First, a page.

The Fixing Healthcare podcast debuted its first episode by welcoming to the show one of healthcare’s most brilliant and entertaining leaders, Dr. Zubin Damania, MD.
Dr. Damania is known throughout the digital and social media landscape by his moniker ZDoggMD. He’s also an internist, a hospitalist and the founder of Turntable Health, an innovative primary care startup in Las Vegas that earned the backing of Zappos CEO Tony Hsieh. In addition to his clinical accolades, ZDoggMD performs stand-up comedy, “mercilessly satirizing our dysfunctional healthcare system.” He posts viral videos and hosts an online series, which together have amassed a following of 1.7 million patients and providers worldwide.
This week, ZDoggMD became the first-ever applicant for the newly opened position: “Leader of American Healthcare.”
According to co-hosts and “hiring managers” Dr. Robert Pearl and Jeremy Corr, Dr. Damania’s first task: Present the American people with a plan to fix healthcare, not minor tweaks or trade-offs among quality, cost and service.
Here are the top ZDoggMD highlights from the show
1. On how we pay for healthcare vs. what we’re paying for
I think the first thing we need to distinguish if we’re going to address this huge, huge, huge, issue is that there’s this distinction between how to pay for healthcare and what you’re actually paying for. First, we have to fix what you’re actually paying for. So, the first thing we’re going to do is invert healthcare from a sick-care reactive system that puts band aids on problems … to a focus on actual healthcare. And in order to do that, we have to start inverting the problem we have in this country, which is too many specialists, hospitals, and not enough primary-care prevention: OB/GYN, geriatrics, pediatrics, family medicine, internal medicine, etc.
2. On simple steps to improve patient service and convenience
Let’s go where the patients need us: telehealth visits, phone, email, Skype. That’s where our patients want us but instead we’re stuck behind a clunky EHR that looks like it was built in the ‘90s or worse. Also, not everybody needs a doctor. Sometimes a health coach, a licensed clinical social worker, the team—the nurses, the respiratory therapists—those are the people on the front lines. So we need to encourage that teamwork where everybody’s practicing at the top of their training.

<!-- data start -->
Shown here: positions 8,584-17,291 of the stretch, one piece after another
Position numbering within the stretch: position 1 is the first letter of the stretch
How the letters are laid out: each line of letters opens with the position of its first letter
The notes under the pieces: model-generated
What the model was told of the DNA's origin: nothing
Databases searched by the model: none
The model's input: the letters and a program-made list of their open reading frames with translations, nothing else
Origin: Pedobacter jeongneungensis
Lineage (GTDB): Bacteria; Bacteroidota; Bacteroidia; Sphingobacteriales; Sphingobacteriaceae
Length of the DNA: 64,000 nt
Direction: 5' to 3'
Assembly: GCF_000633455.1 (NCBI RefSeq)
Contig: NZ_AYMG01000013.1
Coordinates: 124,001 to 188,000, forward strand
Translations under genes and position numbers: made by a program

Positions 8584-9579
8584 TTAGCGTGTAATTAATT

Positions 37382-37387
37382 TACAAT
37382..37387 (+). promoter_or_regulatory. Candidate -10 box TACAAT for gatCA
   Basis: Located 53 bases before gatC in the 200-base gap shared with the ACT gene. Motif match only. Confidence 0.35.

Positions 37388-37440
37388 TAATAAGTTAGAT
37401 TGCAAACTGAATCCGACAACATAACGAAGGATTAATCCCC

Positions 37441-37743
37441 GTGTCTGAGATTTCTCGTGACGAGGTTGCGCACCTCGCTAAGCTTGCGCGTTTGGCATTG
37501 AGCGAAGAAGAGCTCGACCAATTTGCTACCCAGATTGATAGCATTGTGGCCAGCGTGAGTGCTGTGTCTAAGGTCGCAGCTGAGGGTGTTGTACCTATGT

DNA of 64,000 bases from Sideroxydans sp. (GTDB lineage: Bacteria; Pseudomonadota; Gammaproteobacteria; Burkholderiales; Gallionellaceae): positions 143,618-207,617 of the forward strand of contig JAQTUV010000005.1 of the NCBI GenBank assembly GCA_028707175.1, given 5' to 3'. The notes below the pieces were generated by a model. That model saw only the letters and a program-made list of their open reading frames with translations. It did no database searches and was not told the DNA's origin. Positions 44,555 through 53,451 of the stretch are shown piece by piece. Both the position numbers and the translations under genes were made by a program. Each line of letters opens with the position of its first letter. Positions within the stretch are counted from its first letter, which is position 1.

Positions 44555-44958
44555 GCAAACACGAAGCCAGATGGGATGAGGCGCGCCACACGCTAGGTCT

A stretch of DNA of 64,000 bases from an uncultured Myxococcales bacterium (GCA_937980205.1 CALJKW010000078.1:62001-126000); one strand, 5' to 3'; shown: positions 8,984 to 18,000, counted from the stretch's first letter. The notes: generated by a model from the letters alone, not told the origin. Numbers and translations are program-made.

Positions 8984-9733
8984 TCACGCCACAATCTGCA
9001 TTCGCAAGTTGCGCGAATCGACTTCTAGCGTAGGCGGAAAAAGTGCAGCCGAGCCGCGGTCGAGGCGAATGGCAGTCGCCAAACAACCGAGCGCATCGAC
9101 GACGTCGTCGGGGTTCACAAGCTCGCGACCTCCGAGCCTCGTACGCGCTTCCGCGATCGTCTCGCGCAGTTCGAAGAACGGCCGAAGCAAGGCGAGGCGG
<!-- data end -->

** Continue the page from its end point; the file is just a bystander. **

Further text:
3. On restructuring the hospital system
I’m a hospitalist and what I would say is that, for a single hospital, trying to be everything to everyone is very hard. Toyota would never build cars that way because you’d never be able to isolate failure points in a process that’s so chaotic … So, the first thing you do, is you take everything that has been shown to work and apply it as a standard. Then you break hospitals into bits, so that a surgical hospital that does elective procedures very well should optimize towards that. And it should be geographically accessible to a triage or urgent care center that can send patients to those places, maybe even faster than they could get transferred within one single hospital. And then ultimately realizing that 50% of what we do not only doesn’t work but it causes harm. And so (we should) focus our research and implementation efforts on getting rid of that 50% that doesn’t work. You know what works? Washing our hands, weighing maternity pads to see how much blood is actually lost, etc. And it’s going to take a quality-improvement culture that hasn’t really existed.
4. On keeping patients out of trouble
(Turntable Health) was spending more on primary care. Spending three, maybe four times, what insurers spend normally in Las Vegas, you know, $18 per patient per month or something is what United spends on patients for primary care. And they get what they pay for: fragmented, crappy care with lots of specialists. Now, if you had a value network of patients who are a bit empowered, with a little bit of skin in the game, where they have this $2,000 and they’re like ‘I can spend this on a really good primary care doc who will keep me out of trouble, keep me from spending it downstream,’ well, that’s helpful. So (the plan is) having that support structure and the Medicare for all component of it, which is a very high-deductible, catastrophic plan that keeps people from medical bankruptcy.
5. On the ‘moral injury’ that causes physician burnout
There’s a moral injury that occurs to (doctors) when we feel like we have to treat patients differently because of their insurance status. When we have to treat an undocumented immigrant differently for dialysis—they can only get it emergent in the ER—than somebody who has insurance … it creates moral injury and therefore ‘burnout’ in our physicians. And that’s not a sustainable thing. I think the difference, what caused (Turntable Health) to fail, is that we didn’t have that structure. We were a little too early with the model.
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Fixing Healthcare is a co-production of Dr. Robert Pearl and Jeremy Corr. Subscribe to the show via Apple Podcasts or wherever you find podcasts. Join the conversation or suggest a guest by following the show on Twitter and LinkedIn.